Despite having to watch her sister battle epilepsy daily, and often fearing for her safety, among other things, Nathalie feels the biggest lesson she has adopted is to not give up hope.


Nathalie: “Everything we went through was unexpected, and the most important thing I learned is not to lose hope, to continue researching, asking questions, and trying to find alternative solutions to develop what exists and help… Trying to spread awareness is one of the most important things I learned. I was surprised that in Australia, people with epilepsy can be monitored for seizures. Remy had a week-long EEG back in June, because everything in Lebanon is done in hospital. I also learned that you can have a seizure without realising you had one.”


The sisters’ Walk for Epilepsy team, From Lebanon to Melbourne, is looking to raise $800 and spread awareness across both countries.


Remy: “(Nathalie) participating in the Walk from Lebanon means the world as she will be doing something I should’ve done years ago, which is sharing my story and talking about epilepsy where it’s really needed and where people are still afraid to talk about it and no one should go through it alone.”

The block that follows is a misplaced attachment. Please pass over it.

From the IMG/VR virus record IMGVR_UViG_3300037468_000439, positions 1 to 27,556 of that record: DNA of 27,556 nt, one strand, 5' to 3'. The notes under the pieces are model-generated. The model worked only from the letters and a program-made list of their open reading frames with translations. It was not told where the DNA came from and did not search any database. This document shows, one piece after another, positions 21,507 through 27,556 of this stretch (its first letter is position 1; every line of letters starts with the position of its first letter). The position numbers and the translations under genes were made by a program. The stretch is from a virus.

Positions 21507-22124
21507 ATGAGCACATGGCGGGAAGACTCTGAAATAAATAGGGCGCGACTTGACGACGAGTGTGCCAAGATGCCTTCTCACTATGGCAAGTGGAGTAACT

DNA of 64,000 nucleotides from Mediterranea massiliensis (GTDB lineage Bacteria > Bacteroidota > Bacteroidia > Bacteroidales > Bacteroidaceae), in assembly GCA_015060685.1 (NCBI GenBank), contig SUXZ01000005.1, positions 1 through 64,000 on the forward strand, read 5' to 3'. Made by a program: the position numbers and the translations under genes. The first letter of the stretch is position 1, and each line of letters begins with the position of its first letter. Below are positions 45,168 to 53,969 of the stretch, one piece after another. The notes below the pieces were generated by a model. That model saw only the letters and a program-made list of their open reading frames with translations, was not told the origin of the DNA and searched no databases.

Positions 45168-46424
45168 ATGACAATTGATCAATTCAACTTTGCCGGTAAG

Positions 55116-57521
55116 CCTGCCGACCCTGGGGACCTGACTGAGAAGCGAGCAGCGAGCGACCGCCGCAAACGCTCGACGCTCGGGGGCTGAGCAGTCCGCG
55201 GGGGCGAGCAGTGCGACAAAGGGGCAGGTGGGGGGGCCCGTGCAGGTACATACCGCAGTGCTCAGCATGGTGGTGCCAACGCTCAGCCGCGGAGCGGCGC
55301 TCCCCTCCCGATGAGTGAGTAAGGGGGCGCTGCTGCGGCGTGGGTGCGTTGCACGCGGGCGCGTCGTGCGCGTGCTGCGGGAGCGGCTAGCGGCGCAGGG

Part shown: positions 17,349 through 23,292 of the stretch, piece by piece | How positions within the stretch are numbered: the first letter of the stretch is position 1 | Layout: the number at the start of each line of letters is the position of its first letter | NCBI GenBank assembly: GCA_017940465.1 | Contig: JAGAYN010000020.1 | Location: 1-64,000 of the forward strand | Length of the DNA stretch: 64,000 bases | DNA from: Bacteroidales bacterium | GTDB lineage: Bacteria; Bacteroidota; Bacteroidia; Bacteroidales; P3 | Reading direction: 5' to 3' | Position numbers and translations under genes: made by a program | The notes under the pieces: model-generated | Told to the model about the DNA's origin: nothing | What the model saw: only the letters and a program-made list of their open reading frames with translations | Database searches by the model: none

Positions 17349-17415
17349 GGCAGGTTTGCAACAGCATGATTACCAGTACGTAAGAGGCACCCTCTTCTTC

Nathalie: “It is an indescribable joy for me that I can support my sister even with a simple thing, especially that she is miles away from me. It means a lot to me that I am able to offer her moral support as I know it means a lot to her. This year, I will be participating with my 15-year-old son to support the one we love and are proud of.”


Remy and Nathalie wish to encourage others to get involved in the Walk for Epilepsy as they believe it to be a step in the right direction towards allowing people to talk about their condition and develop others’ understanding of epilepsy.


Remy: “People usually participate in events supporting many causes, but not much when it comes to epilepsy because they really don’t know much about it. Walk for Epilepsy provides this opportunity for them to learn/talk about it and teach others and to help us, people living with epilepsy, by raising funds and by sharing the word… not only in Australia, but around the world as one discovery here can/will help others in different countries.”


Nathalie: “A few steps do not tire anyone, but they help so many people in many ways. I encourage all people from all over the world to take part in this event. Any support means a lot to every person living with epilepsy and to those who love them in order to develop research and treatments, spread awareness and provide support and love… The journey of a thousand miles begins with a step.”


Support people living with epilepsy, like Remy, by registering for the Walk for Epilepsy. Visit to register.